Image: Columbia Pictures Corporation
Director: Quentin Tarantino
Starring: Leonardo DiCaprio, Brad Pitt, Margot Robbie
There is a poster for Quentin Tarantino’s Once Upon a Time… in Hollywood in circulation in the UK on the side of a bus that represents it very well. It shows Margot Robbie’s head on its own, smaller, and on the other side of the poster to Leonardo DiCaprio and Brad Pitt, poking out from the corner as if vying for just a moment in the spotlight. Robbie, star though she now is, and playing Sharon Tate in a film that has been discussed by many as a film about Tate’s death, is for the entirety of the film a fringe player, a supporting act to its mean storyline of DiCaprio and Pitt’s leading men. This is not always to the film’s detriment, with its main focus often proving a QT masterclass in style and diversion, but ultimately the writer-director’s priorities and decision-making hamper Hollywood from realising the greatness it sometimes promises.
The somewhat incidental plot is focussed around DiCaprio’s Rick Dalton, a former star who’s popularity is rapidly waning, and his former stuntman and now driver and general dogsbody Cliff Booth (Pitt), who happens to also be Rick’s closest, indeed only, friend. In Rick’s career, there is a delightful attention to detail on display here. The fake films and posters are created in loving detail, resulting in a rich, textured film made with more warmth than we might expect. The plot is intentionally meandering, almost playing like a series of vignettes. Whilst many of these sequences are individually excellent, there is little point to most of them, advancing neither plot nor character. This is, for the most part, not too bothersome; we are having too much fun with each sequence that we aren’t bothered about the whole.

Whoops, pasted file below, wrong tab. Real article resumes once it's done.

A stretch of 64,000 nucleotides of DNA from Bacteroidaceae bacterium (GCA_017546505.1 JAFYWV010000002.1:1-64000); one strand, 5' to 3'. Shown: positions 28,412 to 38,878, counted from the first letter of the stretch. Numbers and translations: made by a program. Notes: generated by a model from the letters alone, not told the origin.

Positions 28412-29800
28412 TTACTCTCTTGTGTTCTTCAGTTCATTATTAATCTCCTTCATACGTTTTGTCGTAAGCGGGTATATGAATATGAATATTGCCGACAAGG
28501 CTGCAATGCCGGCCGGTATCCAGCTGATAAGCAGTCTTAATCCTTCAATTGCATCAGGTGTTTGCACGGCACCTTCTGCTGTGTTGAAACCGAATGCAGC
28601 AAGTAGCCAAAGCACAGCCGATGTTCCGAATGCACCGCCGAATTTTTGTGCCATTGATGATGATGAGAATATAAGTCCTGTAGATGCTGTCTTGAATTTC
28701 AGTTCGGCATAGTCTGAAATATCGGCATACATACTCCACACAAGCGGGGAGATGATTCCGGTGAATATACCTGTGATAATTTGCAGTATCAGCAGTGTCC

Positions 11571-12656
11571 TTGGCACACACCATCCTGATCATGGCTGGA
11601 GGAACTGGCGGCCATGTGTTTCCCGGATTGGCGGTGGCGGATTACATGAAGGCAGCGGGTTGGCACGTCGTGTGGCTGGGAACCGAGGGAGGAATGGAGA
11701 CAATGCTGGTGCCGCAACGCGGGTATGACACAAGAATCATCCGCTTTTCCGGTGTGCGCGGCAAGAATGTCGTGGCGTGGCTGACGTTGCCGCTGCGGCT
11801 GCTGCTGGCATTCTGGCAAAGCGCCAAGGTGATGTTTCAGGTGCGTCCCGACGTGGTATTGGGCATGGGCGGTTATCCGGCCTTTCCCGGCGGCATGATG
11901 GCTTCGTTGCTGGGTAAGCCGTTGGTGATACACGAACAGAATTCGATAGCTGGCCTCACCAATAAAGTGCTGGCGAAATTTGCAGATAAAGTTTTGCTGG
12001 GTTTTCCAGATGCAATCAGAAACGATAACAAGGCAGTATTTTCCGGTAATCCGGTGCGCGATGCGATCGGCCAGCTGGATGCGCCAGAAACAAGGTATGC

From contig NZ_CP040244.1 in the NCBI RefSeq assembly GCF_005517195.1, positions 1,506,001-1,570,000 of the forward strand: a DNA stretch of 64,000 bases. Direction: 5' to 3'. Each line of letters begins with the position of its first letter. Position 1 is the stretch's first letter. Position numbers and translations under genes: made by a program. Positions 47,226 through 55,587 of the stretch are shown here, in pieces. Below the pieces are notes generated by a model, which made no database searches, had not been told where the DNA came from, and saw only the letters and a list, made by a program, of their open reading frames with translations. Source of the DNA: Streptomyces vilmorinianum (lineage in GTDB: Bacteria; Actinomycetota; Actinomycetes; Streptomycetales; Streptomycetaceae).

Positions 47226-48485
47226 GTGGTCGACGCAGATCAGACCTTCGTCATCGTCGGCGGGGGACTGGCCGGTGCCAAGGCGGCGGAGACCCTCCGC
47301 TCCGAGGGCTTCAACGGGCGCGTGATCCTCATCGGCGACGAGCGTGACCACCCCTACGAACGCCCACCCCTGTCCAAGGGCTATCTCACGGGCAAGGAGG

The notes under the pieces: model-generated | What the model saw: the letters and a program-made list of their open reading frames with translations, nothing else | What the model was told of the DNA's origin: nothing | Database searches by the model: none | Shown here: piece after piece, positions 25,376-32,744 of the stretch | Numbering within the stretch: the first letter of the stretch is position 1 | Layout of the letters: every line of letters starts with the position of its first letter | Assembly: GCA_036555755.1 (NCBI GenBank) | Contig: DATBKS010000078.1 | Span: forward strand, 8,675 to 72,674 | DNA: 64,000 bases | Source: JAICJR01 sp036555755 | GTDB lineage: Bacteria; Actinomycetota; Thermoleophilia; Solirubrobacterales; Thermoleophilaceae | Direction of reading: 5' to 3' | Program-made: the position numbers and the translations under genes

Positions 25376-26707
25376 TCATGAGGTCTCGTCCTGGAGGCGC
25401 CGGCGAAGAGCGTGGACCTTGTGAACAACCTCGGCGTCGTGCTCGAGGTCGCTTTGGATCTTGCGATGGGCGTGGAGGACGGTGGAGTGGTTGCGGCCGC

Nevertheless, for a film that meanders down many, many side-roads, you would reasonably think that some of them might devote some attention to Sharon Tate, the film’s elephant in the room considering her true, widely-known fate. Yet the majority of Tate’s action in the film consists of her strutting and dancing with effortless cool. Margot Robbie does this very well, it must be said, but an actor of her talent deserves more.
It could be argued that she is not intended to be an equal player alongside DiCaprio and Pitt because it does not fit the narrative. The film is their story and Tate serves mostly as a symbol, representing the rising star in contrast to Rick Dalton’s fast-fading fame. That would make sense if the film were an intense character study of Dalton and his relationship with Cliff Booth, but it is not. Tarantino is too busy having fun with little episodes involving Bruce Lee or extended clips of Dalton’s performances. Besides, for much of the running time this is a Tarantino film in the classic sense, presenting us with a large ensemble of colourful characters and notable actors. There are brief turns from Lena Dunham, Al Pacino, Dakota Fanning, and Damian Lewis, among others.
What is so frustrating about Tate’s role in the film is that she has just enough solo scenes to suggest that she is more than a bit-part player, but does so little in them that she does not register as such. Instead of slotting into the gallery of famous faces, her appearances are jarring, always promising something meatier than they actually deliver. Robbie is excellent in a scene where Tate watches herself on the big screen, beaming as the audience laugh at her jokes and applaud her fighting. There is an innocence and purity to her happiness that provides a counterpoint to the dejected, worn-down Rick Daltons of Hollywood. This contrast is left at surface-level however, Tate getting no further characterisation beyond this point.